2,200-year-old tomb cluster unearthed in China's Xi'an
Archaeologists in northwest China's Shaanxi Province have unearthed a tomb cluster dating back some 2,200 years to the early Western Han Dynasty (202 BC-AD 8) in the provincial capital of Xi'an, home to the world renowned terracotta warriors.
A total of 27 tombs were excavated near Lijia Village, Baqiao District, in the eastern part of Xi'an, according to the city's institute of cultural relics protection and archaeology.
More than 500 buried items were unearthed, as well as over 2,000 jade pieces that were used to form garments made entirely of jade, said Zhu Lianhua, leader of the excavation project from the institute.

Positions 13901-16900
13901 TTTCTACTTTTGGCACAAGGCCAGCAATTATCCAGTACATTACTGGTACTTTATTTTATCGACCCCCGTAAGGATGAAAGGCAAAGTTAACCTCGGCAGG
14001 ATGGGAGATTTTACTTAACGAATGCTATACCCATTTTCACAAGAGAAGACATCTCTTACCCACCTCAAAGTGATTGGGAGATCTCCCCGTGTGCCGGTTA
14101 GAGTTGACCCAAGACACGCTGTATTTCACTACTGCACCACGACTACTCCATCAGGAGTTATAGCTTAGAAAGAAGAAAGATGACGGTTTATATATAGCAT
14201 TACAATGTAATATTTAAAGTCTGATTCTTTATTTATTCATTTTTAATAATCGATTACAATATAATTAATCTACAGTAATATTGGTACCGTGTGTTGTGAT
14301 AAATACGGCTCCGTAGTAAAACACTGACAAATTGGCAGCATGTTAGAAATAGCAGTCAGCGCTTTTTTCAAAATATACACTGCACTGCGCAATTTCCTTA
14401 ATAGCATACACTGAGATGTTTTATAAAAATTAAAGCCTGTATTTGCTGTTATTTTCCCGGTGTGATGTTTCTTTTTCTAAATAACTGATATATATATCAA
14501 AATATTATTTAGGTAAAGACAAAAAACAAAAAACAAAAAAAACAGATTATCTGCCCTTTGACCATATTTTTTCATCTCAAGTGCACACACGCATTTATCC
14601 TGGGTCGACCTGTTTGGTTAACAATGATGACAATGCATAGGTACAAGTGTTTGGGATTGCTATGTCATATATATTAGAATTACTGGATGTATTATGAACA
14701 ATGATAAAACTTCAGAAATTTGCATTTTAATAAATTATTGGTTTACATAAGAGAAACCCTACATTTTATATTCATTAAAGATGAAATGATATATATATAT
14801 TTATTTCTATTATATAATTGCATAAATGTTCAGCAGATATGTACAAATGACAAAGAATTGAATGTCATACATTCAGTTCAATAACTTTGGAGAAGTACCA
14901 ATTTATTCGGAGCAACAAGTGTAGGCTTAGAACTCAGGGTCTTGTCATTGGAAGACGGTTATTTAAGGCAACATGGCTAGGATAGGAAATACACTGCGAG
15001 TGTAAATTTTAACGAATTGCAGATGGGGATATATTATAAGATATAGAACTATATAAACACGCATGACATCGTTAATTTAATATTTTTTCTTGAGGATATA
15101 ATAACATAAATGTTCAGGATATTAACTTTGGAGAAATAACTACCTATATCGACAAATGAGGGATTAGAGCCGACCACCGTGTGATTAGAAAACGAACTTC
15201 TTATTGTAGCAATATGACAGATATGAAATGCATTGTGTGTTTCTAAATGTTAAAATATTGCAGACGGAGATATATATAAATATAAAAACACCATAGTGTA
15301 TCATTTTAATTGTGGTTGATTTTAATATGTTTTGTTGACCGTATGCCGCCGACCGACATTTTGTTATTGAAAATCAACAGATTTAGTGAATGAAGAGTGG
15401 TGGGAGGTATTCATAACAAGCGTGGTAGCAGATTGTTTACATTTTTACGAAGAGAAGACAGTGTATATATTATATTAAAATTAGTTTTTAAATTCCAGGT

Among the tombs, the largest was one with a sloping passage, where more than 190 items and over 2,200 jade pieces were excavated. Bronze chariot and horse sets, earthenware, terracotta dancing maids, chiming bells, and gold and bone accessories were among the unearthed items, he said.
The size of the tomb and the unearthed items indicate that the rank of the tomb owner was no lower than a marquis, said Zhu.
The tomb and another three large ones in the cluster were believed to be subordinate tombs of a mausoleum, where the emperor Liu Heng, his mother and his wife were buried. Excavation of the tombs is significant for the study on the structure of the mausoleum area and the burial system of subordinate tombs, said Zhu.